I know back in those days i was a bit of a DOOM snob, i had tried ROTT and some others, and while all fun, none held up to DOOM IMHO. Duke was very much a product of the times. DOOM (and wolf 3d) had shown there was real market for that type of game, and Duke jumped on it. But i think it did what mot of the others didnt, it brought something different to the genre. It had humour, crass, brass and in your face, but the people playing those games loved it. You could play it on a tv nowdays and not get a eye batted.. but back then it was a little more "wicked" then the average game, strippers, pee, crude one liners (remeber every movie at the time had those! in spades, and just as corny as DUkes where). It has some strange guns, it just did a Spinal Tap, turned it to 11. Back then that worked, and in spades, people loved it. Duke simply became an ICON of that time, he wasnt a faceless hero most games had you play, he had his own style, talk, and most the players loved it. I went in back then thinking Duke was just anotehr attempt at DOOM, i came out thinking it was a good game, and lots of silly fun.

NOW, todays DUKE, (keep in mind only played the demo, today after work is the full game) I really felt like I was back in time playing it. It really felt LIKE DUKE... and ... sorry.. thats not good. The game really feels out of date, what we laughed at back 10 years ago is sorta lame today, and duke really feels like sombody took the design doc for DUKE2 fromback then and made it today.. I'm sure alot of that is simply the development hell its been in, alot of it was decided WAY back then, and it shows. The game engine (per reading some reviews) seems to be taking some flak, I didnt really feel it was to horrible, its dated a bit, but eh... gameplay is key. As I mentioned before some of the little touchs are pretty cool (whiteboard that works, almost anything can be interacted with) but really dont add anything (but that was part of DUKE way back, so i cant see not having it either). Overall it really feels like a modern graphics engine with a time travel back in time design doc.. I wont say its 100% bad, I found it fun, the little I played of it.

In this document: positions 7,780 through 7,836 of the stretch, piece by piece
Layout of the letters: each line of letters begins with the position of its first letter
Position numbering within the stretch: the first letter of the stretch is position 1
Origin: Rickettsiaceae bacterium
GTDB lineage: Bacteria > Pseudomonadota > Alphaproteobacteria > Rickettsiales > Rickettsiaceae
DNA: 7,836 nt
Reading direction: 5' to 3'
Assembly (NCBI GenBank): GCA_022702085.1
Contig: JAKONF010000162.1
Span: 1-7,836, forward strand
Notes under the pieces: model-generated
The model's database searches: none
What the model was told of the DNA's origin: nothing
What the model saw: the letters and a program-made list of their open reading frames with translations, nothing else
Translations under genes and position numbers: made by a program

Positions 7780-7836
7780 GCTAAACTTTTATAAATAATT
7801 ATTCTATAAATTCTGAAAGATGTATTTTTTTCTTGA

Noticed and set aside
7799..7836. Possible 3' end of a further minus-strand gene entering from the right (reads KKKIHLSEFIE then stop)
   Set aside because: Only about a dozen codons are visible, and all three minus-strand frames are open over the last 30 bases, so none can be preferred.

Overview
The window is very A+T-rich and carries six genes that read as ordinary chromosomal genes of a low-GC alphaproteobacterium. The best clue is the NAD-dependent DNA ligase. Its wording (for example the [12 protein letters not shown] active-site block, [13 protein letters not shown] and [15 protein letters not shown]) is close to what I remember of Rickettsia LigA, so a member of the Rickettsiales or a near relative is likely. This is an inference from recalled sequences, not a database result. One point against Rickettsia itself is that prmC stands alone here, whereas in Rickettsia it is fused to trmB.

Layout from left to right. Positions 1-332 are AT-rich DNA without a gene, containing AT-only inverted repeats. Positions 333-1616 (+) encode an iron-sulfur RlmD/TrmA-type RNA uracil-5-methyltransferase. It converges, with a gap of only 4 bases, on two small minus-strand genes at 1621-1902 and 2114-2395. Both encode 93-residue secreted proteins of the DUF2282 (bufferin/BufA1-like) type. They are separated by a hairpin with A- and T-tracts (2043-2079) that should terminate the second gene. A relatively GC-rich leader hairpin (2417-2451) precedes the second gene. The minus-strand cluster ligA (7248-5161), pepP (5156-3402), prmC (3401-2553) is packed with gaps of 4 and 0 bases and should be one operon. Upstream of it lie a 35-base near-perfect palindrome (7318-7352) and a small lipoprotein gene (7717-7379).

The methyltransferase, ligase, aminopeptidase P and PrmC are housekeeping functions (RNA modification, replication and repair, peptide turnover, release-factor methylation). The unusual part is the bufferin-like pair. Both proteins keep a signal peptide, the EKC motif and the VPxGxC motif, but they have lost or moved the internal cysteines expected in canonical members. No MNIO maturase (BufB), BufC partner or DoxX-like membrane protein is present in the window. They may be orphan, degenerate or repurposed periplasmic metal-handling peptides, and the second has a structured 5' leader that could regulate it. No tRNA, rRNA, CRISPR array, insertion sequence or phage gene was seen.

There is no way it can live up to its delay, I cant believe anybody will let that slide, and I'm pretty sure its going to get hammered pertty bad for this. Almost silly, we are praising Old school indie games (meat boy, VVVVVV, Scot Pilgrem) but an old school shooter with a newer engine is going to some unreleenting hate i think..

Until i play more than the demo I will reserve judgement, as for reviews, i take all with a grain of salt, these are the same guys who Loved HALO (the game that brought us such great things as... the same 2 generic coridiors!, limiting me to 2 guns!, cartoony and realistic enemies in same game!..) sorry.. my MEH for HALO does trickle into other FPS stuff sometimes.

So far.. 7 out of 10 for demo, full game to come.

And what the heck is TINY WINGS!!!!!!

Matt Barton
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I was reading Scott Miller's

I was reading Scott Miller's posts on Facebook. If there's any animosity between him and the publisher, he's certainly hiding it well. Indeed, he seems very enthused and roused by the game's sales.